Tuesday 7 March 2017

A different perspective on the challenge of Talent

I asked for your procurement challenges. You shared them with me in order for me to demonstrate the different perspectives the unconventional tools I use in my work could provide to these challenges.

The first post was a general 'Viewing challenges from different perspectives', and insights can be applied to any challenge in any discipline.

Today's is a quicker process - for me to write about as much as for you to read. Not necessarily less insightful, and its use was prompted by someone's response that 'talent' was the challenge that needed resolving. Others went on to elaborate on what specifically about talent was the challenge but for today I'm just going with the word 'talent'.

The Procurement Challenge - using unconventional tools to provide alternative perspectives (ie when the conventional way of solving a problem means the solution is still eluding you, and an alternate perspective may just be the thing you need to jolt you back on track) 
  • Challenge 2: Talent (You might want to think about your relationship to this challenge so that you can make most sense of the insights and perspectives shared later. You could also choose any other challenge to apply this tool to too. It's certainly better to have an issue to apply the demonstration to than just read about it. Which I suspect would leave most people cold and unable to see the benefit of it - a bit like reading about making a chocolate cake, with no pictures, and not then having the chance to eat it :-))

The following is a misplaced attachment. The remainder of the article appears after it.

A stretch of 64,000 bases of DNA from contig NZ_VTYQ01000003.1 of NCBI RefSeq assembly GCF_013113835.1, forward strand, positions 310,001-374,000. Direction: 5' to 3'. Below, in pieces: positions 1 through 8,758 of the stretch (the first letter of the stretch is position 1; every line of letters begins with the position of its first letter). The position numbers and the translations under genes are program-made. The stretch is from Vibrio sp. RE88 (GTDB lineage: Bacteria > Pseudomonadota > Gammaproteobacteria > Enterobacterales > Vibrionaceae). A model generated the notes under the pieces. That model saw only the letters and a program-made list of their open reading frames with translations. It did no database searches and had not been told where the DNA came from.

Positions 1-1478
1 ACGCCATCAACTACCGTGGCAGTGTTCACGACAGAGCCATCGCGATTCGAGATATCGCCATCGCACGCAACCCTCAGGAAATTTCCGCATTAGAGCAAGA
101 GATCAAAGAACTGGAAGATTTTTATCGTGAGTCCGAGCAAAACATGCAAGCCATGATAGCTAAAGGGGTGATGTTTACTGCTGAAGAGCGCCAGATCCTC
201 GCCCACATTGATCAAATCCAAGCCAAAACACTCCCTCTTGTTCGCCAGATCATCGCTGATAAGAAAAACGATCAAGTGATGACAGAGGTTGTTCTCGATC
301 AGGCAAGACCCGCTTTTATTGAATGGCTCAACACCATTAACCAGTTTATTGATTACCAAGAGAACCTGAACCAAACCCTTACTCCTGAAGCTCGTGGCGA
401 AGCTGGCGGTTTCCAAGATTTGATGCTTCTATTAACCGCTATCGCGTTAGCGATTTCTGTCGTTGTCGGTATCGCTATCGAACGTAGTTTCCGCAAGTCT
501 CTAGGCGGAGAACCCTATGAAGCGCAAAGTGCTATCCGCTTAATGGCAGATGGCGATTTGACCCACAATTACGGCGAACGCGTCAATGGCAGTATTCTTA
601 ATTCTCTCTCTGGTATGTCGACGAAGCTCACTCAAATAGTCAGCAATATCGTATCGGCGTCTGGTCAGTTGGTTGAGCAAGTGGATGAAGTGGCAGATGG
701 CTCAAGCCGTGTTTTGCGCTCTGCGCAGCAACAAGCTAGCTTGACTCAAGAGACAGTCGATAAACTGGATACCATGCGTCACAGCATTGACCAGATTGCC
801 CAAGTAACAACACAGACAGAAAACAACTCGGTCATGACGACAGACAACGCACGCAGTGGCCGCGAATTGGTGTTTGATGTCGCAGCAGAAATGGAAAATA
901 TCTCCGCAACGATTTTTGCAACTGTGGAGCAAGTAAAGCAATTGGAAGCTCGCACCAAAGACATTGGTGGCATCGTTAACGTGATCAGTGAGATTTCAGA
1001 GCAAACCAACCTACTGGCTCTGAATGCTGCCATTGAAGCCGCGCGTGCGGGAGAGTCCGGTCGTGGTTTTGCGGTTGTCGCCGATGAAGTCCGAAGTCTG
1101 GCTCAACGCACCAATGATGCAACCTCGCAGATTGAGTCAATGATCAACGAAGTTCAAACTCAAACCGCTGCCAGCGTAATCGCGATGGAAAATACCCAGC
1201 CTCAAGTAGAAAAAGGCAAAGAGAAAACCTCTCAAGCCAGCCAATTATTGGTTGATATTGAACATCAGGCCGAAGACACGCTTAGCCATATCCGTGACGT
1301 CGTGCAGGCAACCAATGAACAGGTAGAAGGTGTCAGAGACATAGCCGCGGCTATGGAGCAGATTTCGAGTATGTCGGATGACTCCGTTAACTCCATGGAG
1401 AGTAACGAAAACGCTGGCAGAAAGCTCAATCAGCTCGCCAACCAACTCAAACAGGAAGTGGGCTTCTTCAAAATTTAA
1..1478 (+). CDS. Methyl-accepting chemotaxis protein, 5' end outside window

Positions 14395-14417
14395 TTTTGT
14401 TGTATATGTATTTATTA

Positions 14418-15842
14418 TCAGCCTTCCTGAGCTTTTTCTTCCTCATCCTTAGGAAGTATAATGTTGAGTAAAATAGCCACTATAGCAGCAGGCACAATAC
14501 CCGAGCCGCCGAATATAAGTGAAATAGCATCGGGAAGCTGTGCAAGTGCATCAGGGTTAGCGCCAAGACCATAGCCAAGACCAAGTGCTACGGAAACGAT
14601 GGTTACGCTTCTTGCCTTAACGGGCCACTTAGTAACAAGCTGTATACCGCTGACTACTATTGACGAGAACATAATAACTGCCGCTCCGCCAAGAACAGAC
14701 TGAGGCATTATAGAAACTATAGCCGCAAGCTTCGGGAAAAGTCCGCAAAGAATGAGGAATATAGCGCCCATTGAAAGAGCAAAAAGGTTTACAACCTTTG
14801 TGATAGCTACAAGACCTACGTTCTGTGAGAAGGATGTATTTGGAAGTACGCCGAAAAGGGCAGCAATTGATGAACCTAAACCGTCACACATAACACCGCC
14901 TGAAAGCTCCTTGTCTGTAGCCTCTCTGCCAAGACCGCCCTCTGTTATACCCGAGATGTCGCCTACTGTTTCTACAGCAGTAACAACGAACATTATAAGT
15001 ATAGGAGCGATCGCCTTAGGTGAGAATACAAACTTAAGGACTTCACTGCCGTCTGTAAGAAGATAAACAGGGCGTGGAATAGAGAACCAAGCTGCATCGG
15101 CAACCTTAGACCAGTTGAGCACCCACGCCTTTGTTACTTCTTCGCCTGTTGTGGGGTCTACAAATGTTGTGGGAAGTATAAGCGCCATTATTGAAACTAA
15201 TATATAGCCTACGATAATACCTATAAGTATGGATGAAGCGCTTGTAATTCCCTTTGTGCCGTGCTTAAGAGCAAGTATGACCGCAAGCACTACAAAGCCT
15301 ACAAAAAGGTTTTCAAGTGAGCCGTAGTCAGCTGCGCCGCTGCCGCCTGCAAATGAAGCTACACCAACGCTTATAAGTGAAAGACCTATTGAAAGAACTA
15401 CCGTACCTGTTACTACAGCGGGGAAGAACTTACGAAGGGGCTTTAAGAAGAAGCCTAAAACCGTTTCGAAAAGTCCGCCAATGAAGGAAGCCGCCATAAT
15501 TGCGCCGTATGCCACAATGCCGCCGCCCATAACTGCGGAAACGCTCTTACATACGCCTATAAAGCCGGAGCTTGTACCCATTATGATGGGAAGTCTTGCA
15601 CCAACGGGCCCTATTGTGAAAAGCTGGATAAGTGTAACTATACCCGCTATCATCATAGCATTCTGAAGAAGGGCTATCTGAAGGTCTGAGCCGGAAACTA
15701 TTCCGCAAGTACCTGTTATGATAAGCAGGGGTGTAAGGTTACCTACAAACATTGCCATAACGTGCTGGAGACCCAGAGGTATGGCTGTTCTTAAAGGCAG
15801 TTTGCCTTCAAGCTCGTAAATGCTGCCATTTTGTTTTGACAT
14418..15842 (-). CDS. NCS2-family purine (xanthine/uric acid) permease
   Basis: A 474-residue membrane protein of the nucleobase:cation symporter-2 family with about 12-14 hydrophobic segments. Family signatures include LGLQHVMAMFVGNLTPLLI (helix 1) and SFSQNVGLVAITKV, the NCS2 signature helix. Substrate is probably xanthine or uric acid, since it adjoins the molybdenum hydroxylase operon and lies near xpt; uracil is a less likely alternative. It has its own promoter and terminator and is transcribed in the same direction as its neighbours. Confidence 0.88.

• Unconventional tool to be used: Metaphor - if you're not sure about the use of unconventional tools you may want to read my post 'what has convention ever done for us?'
  • Unconventional (potential weirdness you might feel using it) score: 3/10
  • Things that will help you get the most from this post: Read the guiding principles - these provide the aims of these posts, and identify things that will help and hinder you getting the most from them. I think an important principle is: Have fun, accept the absurdity, laugh and play lightly with the tool and insights. 
Metaphors are great because they invite us to set aside what we think the problem or solution is and look at what the solution would be in other contexts. By doing this we keep our minds more open and therefore more able to see alternative and perspectives we might have been closed or resistant to previously.

Other posts I'm sure will use metaphor in other ways, so too address talent from a different viewpoint, today I'm simply going to choose a number of 'things' (weather, busses and dancing) and describe them.

After we've had fun doing that then, and only then, we'll see how these descriptions might apply to the real life situation ie talent (or what ever you've chosen to bring to this exploration).

What observations can we make about weather?
  • There's lots of different sorts of weather
  • What's cold in Scotland is a different sort of cold from in Greece?
  • We need an accurate forecast - short, medium and long range
  • To wear appropriate clothing
  • Take appropriate clothing/tools with us - umbrella, sun cream, hat, coat, wellies etc
  • Embrace what ever weather we're getting 
  • Learn how best to cope with different weather conditions